Acupuncture Points Notebook

Location Guides:

: Zhangmen : Completion Gate

Liv-13 : Foot Jueyin Liver 13

Front Mu point of the spleen
Hui-Meeting point of the zang
Meeting point of the liver and gall bladder channels
Origin of the Dai Mai

Meeting of Liver with Dai Mai, Gall Bladder Divergent and Liver Divergent

Directly anterior and inferior to the free end of the eleventh rib. This point is usually lies just above the level of the umbilicus and on or near the mid-axillary line.

Transverse of oblique insertion medially or laterally, along the line of the rib 0.5 - 1 cun

Deep perpendicular needling may damage an enlarged liver or spleen

TCM Actions:
Harmonises the liver and spleen
Regulates the middle and lower jiao
Fortifies the spleen
Spreads the liver and regulates qi

TCM Indications:
  • Injury to the Stomach and Spleen from overindulgence in eating, focal distension, distension and pain of the abdomen, drum distension, abdominal (ju ji) masses, oesophageal constriction, vomiting, pain of the Heart with vomiting, no pleasure in eating, undigested food in the stool, borborygmus, diarrhoea, constipation, emaciation and jaundice, frequent urination with turbid white discharge.
  • Fullness of the chest and lateral costal region, pain of the ribs, sudden difficulty in breathing, inability to catch the breath, dyspnoea, cough, stone oedema.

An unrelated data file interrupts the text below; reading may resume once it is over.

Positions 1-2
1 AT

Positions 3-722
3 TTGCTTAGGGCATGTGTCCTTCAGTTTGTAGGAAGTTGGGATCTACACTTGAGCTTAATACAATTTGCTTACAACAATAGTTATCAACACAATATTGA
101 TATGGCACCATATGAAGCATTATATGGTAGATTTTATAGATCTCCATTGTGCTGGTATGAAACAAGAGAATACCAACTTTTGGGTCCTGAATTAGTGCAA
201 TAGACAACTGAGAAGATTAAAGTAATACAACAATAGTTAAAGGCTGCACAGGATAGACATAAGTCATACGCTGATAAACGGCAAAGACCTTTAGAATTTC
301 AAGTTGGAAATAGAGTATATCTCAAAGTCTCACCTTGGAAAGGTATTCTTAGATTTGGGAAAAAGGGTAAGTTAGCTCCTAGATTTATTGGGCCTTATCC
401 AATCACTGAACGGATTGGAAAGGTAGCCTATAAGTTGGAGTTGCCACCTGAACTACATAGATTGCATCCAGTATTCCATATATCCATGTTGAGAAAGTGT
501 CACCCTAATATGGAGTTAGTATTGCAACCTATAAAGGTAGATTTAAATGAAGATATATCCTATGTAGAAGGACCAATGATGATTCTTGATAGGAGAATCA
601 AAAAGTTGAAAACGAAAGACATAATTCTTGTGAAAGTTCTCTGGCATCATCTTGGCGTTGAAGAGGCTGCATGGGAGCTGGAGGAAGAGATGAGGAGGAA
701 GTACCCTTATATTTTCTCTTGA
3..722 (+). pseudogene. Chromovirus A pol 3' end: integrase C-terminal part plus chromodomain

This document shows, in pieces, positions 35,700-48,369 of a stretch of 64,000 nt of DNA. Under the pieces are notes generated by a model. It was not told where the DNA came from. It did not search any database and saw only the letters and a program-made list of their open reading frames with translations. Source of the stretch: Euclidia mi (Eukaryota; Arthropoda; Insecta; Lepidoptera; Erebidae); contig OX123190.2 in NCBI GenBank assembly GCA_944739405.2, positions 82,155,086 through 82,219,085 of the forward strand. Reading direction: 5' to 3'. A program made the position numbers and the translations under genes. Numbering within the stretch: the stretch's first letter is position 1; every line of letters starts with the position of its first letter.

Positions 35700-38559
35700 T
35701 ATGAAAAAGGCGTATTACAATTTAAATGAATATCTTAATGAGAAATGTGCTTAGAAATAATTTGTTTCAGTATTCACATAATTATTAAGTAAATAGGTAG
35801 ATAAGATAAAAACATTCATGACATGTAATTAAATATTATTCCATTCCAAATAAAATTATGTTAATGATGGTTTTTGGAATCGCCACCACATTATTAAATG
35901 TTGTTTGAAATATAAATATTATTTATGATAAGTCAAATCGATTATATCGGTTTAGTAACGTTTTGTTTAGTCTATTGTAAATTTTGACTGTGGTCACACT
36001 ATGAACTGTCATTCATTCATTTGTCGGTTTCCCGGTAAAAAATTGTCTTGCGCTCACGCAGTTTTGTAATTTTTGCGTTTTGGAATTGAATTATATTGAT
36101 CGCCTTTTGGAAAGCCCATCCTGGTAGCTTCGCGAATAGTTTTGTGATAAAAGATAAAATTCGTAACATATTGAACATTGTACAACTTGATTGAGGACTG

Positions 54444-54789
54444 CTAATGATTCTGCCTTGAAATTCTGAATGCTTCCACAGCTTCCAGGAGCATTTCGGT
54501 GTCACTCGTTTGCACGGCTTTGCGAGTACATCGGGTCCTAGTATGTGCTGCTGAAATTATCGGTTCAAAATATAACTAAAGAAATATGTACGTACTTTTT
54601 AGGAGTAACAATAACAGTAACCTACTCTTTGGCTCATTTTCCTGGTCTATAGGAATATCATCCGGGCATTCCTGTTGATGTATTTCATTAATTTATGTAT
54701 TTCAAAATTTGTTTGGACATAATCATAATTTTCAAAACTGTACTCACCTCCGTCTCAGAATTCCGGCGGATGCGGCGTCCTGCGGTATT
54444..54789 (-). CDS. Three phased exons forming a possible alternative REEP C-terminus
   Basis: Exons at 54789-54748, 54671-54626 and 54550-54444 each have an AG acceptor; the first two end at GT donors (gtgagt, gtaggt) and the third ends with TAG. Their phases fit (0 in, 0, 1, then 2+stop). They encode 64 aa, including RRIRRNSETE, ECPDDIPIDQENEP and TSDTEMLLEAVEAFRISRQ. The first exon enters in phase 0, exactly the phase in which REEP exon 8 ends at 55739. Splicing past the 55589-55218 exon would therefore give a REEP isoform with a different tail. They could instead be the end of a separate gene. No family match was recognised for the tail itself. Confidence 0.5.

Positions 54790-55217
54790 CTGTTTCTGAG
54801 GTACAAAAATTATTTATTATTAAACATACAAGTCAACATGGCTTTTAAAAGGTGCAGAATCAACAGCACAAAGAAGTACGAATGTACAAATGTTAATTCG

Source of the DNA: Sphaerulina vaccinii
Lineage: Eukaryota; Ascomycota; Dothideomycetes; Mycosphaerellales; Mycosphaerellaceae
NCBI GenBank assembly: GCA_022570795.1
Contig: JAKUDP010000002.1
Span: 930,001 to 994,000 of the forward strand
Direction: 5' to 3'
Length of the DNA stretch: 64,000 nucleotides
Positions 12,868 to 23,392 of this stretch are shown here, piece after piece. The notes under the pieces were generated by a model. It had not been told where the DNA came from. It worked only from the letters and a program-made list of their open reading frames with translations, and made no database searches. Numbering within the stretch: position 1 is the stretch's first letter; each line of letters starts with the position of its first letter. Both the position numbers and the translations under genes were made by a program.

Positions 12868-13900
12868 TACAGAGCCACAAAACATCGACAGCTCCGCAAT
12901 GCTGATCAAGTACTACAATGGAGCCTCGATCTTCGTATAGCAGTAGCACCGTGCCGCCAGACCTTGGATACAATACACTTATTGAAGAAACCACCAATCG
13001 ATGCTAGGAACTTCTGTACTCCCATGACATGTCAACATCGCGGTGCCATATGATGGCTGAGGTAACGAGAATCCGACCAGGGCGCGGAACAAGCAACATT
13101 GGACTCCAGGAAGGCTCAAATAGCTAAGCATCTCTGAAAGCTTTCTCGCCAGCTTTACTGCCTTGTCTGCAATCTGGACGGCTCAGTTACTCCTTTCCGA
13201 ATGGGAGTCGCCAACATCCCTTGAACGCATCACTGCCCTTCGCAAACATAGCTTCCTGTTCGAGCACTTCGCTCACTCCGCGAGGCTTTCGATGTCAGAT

• Weariness of the four limbs, running piglet qi with distension of the abdomen, diminished qi with inversion counterflow.
  • Agitation and heat with dry mouth, propensity to anger, propensity to fear, mad walking, epilepsy.
  • Cold and pain of the lumbar spine, rigidity of the spine, lumbar pain with inability to turn and bend the waist, inability to raise the arm and shoulder.

    Superficial Innervation: Lateral cutaneous thoracic nerve from T11
    Dermatome Segment: T11

    Mainly used for spreading the Liver qi stagnation affecting the middle and lower jiao, especially digestion and the intestines.


    This point is also on the 3rd trajectory of the Chong mai connecting the Chong with the Du (Yuen, 2005, The Extraordinary Vessels).


    Ling Shu Ch. 59, On Abnormal Wei Qi, advises this point combined with Renying St-9, Tiantu Ren-22, Lianquan Ren-23 (referred to as Houzhong) Qichong St-30 and Zusanli St-36 to drain accumulations in the chest and abdomen. In severe cases a "chicken claw" technique, using three needles positioned like the character 个 Ge, are to be used. If the pulse is large and wiry and the the abdomen is tense it must not be pierced.


    Shang Han Lun, line 343, advises using moxa on Jueyin if a Jueyin pattern has lasted 6 or 7 days and is accompanied by faint pulse, reversal cold of the extremities, vexation and agitation. If it fails to restore the reversal the condition was considered fatal. Zhang Xi-Ju suggests this means using this point and Xingjian Liv-2 while Chang Qi-Zhi suggests Taichong Liv-3. (Mitchell, Ye and Wiseman, 1999, Shang Han Lun).


    The Front Mu points make likely locations for application of leeches to reduce fevers according to François Broussais' (1772–1838) philosophy who believed in placing them over the diseased organs to reduce inflammation (Greenstone, 2010, The history of bloodletting, BCMJ, Vol. 52, No. 1, Pp 12-14).

    Lad and Durve (2008) in Marma Points of Ayurveda call this point Parshva Sandhi and associate it with the doshas: Prana Vayu, Udana Vayu Sadhaka Pitta, Ranjaka Pitta and Avalambaka Kapha.

    They give the following functions:
    - Enhances flow of prana
    - Benefits the lungs and respiration
    - Benefits liver, spleen and kidney function
    - Relieves pain locally

    Reference Notes: (click to display)